When maternity/paternity leave is up, and you are ready to jump back into the workforce, you'll need to figure out what your childcare plans are. And, how to budget for them.
To properly plan for childcare costs, you'll need to consider more than just the weekly cost that your local childcare center or babysitter charges, you'll need to budget for transportation costs, initial deposits, and more.
By factoring in all of this information, you can get the full picture on what your childcare costs are and use that information to determine if there are major lifestyle changes that you need to make.
What is the Average Cost of Childcare in Your Area?
When initially searching for childcare, it is a good idea to research what the average cost of childcare in your area runs. This way, when you are calling around to daycare centers and other childcare providers, you can compare their quotes to your area's average.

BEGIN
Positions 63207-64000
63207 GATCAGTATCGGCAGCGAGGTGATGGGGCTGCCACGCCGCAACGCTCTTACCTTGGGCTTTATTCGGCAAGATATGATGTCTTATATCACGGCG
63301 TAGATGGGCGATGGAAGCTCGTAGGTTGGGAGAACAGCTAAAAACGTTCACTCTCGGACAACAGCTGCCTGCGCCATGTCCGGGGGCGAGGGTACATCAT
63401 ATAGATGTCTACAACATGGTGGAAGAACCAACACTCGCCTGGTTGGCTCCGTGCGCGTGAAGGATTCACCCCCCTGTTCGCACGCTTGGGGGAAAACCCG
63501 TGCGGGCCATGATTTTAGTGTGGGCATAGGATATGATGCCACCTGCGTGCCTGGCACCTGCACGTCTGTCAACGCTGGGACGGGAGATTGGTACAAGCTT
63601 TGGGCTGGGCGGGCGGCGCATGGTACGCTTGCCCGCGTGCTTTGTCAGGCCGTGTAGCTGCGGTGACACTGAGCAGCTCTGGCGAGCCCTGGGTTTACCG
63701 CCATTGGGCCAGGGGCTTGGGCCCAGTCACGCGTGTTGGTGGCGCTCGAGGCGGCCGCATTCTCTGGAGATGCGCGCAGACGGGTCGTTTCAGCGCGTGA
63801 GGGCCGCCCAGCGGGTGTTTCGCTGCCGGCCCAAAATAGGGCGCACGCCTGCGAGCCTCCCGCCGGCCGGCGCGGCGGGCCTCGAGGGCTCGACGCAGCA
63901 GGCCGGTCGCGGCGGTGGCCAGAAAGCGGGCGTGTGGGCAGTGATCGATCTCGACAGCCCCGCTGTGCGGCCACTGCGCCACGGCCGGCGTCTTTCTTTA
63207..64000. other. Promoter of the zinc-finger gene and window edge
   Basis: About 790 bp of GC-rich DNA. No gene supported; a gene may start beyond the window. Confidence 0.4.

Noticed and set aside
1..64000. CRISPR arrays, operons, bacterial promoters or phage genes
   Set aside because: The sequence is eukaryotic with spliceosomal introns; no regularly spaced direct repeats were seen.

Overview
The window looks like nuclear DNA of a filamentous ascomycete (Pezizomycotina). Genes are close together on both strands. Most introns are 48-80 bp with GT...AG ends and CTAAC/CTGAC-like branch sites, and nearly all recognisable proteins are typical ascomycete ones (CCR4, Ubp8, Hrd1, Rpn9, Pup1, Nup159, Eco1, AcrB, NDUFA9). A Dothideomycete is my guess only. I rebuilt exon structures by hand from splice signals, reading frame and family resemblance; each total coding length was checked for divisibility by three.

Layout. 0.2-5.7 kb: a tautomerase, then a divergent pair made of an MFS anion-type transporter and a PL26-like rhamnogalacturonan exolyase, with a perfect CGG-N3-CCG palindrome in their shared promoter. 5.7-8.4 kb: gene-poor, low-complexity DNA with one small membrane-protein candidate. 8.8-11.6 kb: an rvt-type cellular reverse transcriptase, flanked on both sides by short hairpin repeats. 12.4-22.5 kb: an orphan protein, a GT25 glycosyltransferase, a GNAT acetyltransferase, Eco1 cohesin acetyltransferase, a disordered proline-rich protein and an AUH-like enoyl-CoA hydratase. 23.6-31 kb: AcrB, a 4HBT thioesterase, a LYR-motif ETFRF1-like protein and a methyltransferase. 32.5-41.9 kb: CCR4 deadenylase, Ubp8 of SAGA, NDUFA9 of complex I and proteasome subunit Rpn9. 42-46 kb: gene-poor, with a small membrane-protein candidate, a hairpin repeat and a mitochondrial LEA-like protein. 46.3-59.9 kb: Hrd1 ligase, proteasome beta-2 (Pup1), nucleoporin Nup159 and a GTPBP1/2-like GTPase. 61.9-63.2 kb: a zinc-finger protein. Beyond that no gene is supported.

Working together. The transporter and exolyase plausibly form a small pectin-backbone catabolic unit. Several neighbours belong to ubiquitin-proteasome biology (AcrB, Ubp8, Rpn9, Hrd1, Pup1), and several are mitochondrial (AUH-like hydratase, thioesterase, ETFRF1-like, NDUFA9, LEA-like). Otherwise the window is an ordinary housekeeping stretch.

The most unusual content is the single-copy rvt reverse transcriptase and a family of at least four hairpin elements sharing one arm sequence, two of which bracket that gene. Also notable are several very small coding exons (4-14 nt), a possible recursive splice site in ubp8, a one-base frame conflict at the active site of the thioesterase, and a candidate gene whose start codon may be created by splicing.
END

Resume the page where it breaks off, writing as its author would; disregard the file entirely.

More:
If their quote is higher than the average, then perhaps they are overcharging you or they offer features/benefits that other care centers don't.
If their quote is particularly low, this could also be a red flag. Checking their reviews, business history, and more might shed some light on why they are willing to offer such low pricing.
When looking for quotes, you'll also want to take your child's age into consideration. Care for infants and toddlers that are not yet potty-trained often runs much higher.
If you selected a daycare center for your child to attend instead of a babysitter/nanny, then you may also need to budget in the costs of any deposits and/or application fees.
And keep in mind that this type of fee is often non-refundable. So, if you change your mind about using that center's services, you're out that money.
Who is taking your little one to daycare? How far a drive is it from your house?